Much Ado About Rates
Was it only a month ago that MLPs were hyped as the hot new Hollywood craze? Has it really been just two weeks since an uncommonly bullish industry conference all-but-yawned at rising bond yields?
It’s almost hard to recall how it felt at the time. Because now I get perfectly sensible reader mail like this:
“What has driven the 5-8 percent drop in the MLP Model portfolio over the last two weeks? If the key driver has been concern about a tapering in QE and a gradual increase in interest rates that would dampen the attractiveness of the MLP payouts/unit and increase their overall cost of capital, is this the end of the bull run of MLP and are we likely to see a further 20 percent-plus contraction. If not why not and if yes should we be pulling money off the table?”
Losing money is never fun, and perhaps even less so with MLPs, which are held for income and whose much bandied tax advantages accrue mostly to long-term investors and (especially) their heirs. But you didn’t subscribe for the therapy so let’s get into why rates have been going up and how much trouble MLPs are in.
The first thing to note is that the 10-year Treasury yield is just 10 basis points (each basis point is 1/100th of a percentage point) from where it stood in early March, lower than in April 2012 and a full percentage point below the yield in late June 2011 in the heat of the budget ceiling fight, when things were officially Very, Very Bad.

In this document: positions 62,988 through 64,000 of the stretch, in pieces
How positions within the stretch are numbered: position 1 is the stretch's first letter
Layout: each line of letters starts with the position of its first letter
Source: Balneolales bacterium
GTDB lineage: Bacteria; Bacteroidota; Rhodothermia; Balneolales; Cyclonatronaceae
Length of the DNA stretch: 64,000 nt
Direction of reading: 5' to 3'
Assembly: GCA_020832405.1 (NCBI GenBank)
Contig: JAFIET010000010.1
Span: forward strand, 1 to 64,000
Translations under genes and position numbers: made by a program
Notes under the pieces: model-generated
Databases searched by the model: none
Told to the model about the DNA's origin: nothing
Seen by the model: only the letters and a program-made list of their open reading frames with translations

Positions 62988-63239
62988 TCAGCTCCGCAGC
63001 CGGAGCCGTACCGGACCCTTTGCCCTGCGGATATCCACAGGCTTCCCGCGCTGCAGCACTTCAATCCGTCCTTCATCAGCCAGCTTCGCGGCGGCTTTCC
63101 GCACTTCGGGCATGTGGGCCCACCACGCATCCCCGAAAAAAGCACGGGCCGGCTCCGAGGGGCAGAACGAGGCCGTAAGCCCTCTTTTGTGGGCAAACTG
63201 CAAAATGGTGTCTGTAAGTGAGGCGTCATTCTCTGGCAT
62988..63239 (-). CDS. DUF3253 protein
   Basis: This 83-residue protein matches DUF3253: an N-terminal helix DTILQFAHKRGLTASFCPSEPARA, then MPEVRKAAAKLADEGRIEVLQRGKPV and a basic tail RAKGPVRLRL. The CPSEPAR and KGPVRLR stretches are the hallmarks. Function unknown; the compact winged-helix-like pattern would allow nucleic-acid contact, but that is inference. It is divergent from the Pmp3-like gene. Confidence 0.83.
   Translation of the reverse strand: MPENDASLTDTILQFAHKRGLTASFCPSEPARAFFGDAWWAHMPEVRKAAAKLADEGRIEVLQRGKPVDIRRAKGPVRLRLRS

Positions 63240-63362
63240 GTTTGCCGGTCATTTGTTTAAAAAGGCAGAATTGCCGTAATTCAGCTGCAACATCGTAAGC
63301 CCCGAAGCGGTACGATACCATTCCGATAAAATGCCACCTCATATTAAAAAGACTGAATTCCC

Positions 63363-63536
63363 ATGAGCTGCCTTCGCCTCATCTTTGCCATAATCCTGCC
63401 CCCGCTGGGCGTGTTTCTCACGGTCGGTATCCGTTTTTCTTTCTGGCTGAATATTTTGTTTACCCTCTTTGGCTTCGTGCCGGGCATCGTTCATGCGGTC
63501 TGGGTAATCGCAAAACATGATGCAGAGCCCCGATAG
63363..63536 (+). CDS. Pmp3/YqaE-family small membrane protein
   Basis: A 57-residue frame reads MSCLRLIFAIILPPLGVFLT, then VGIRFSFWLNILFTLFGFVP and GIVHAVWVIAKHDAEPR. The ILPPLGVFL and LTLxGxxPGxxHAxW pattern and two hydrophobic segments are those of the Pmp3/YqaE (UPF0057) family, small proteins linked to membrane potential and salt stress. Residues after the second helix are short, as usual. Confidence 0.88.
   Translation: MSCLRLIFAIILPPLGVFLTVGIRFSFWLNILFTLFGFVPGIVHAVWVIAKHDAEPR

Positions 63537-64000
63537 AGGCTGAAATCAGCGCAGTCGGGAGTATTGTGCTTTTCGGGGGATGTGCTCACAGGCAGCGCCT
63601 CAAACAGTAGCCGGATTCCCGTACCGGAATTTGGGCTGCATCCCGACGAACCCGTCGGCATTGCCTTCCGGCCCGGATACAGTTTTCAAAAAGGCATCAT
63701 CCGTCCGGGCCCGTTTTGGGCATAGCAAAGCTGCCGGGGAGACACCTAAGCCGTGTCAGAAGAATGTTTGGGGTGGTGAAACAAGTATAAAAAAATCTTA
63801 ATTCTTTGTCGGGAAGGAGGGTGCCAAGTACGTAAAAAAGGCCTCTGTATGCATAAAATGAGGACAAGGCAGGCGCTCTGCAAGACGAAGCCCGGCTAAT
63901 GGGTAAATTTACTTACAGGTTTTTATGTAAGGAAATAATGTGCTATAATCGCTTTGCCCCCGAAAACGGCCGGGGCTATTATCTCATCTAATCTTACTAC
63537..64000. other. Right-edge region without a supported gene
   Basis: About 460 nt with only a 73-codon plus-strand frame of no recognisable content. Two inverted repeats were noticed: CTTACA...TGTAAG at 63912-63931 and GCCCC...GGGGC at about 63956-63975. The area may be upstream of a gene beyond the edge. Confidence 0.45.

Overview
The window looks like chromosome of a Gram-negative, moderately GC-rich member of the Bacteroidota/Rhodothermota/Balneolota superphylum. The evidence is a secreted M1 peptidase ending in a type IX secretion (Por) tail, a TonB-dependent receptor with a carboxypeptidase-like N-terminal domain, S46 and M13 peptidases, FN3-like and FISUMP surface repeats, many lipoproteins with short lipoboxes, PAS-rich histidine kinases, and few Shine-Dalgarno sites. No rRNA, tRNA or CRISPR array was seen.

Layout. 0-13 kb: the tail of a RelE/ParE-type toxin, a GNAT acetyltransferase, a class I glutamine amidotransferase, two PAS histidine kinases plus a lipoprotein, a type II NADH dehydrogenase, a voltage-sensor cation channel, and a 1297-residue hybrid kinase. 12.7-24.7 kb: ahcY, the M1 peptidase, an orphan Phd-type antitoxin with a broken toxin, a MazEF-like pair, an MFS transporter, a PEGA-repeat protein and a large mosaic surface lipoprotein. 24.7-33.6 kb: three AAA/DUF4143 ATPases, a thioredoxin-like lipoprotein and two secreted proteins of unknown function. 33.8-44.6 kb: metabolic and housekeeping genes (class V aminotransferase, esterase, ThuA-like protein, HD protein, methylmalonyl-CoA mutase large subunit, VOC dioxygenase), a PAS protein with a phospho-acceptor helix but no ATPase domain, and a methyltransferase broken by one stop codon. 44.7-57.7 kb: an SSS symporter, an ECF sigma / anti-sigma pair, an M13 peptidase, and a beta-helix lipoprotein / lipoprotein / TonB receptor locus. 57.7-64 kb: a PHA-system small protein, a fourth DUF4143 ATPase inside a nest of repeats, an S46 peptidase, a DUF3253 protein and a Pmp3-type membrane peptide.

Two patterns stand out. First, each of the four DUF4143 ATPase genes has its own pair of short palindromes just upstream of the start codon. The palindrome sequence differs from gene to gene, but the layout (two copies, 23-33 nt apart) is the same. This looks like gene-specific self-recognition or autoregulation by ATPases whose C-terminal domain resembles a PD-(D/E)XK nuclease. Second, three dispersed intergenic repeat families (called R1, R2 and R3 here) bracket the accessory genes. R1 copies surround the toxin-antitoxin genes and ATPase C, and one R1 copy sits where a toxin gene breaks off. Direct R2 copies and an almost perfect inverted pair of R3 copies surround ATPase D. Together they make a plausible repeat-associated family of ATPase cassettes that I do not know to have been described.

10-Year Itch: The End of the World as We Know It?
That impasse produced a US credit downgrade that proved irrelevant and fiscal austerity (as mandated by the whole ill-starred sequester compromise) that has a whole lot of relevance to why bond rates are so much lower two years later, despite the employment and housing gains we’ve seen since.
The low rates are often disparaged as a twisting of market forces by the Federal Reserve, and I can’t think of another mindset that has cost investors as much money in the last five years. Low rates reflect the reality of abnormally high unemployment, minimal inflation and stagnant incomes for the vast majority of workers. They are a byproduct of the fact that the economy is operating far below its potential, and all the bond buying by the Fed remains an essential holding action until animal spirits revive or, at the very least, the need to replace that 12-year-old clunker can be denied no longer.
So rates are not going to run away to the upside while the Fed remains a bulk buyer of long-dated government bonds, a policy it’s unlikely to reverse until the economy gets much stronger. The Fed has made this crystal clear, and in case anyone doubted its resolve it spelled out the targets that must be hit before it even considers hiking rates.
Those bogeys are a 6.5 percent unemployment rate and inflation projected to rise above 2.5 percent. Right now unemployment is at 7.6 percent and the Fed’s preferred inflation measure, the personal consumption `expenditures price index, is up 0.7 percent year-over-year, weighed down by outright price declines for durable and nondurable goods, as well as energy.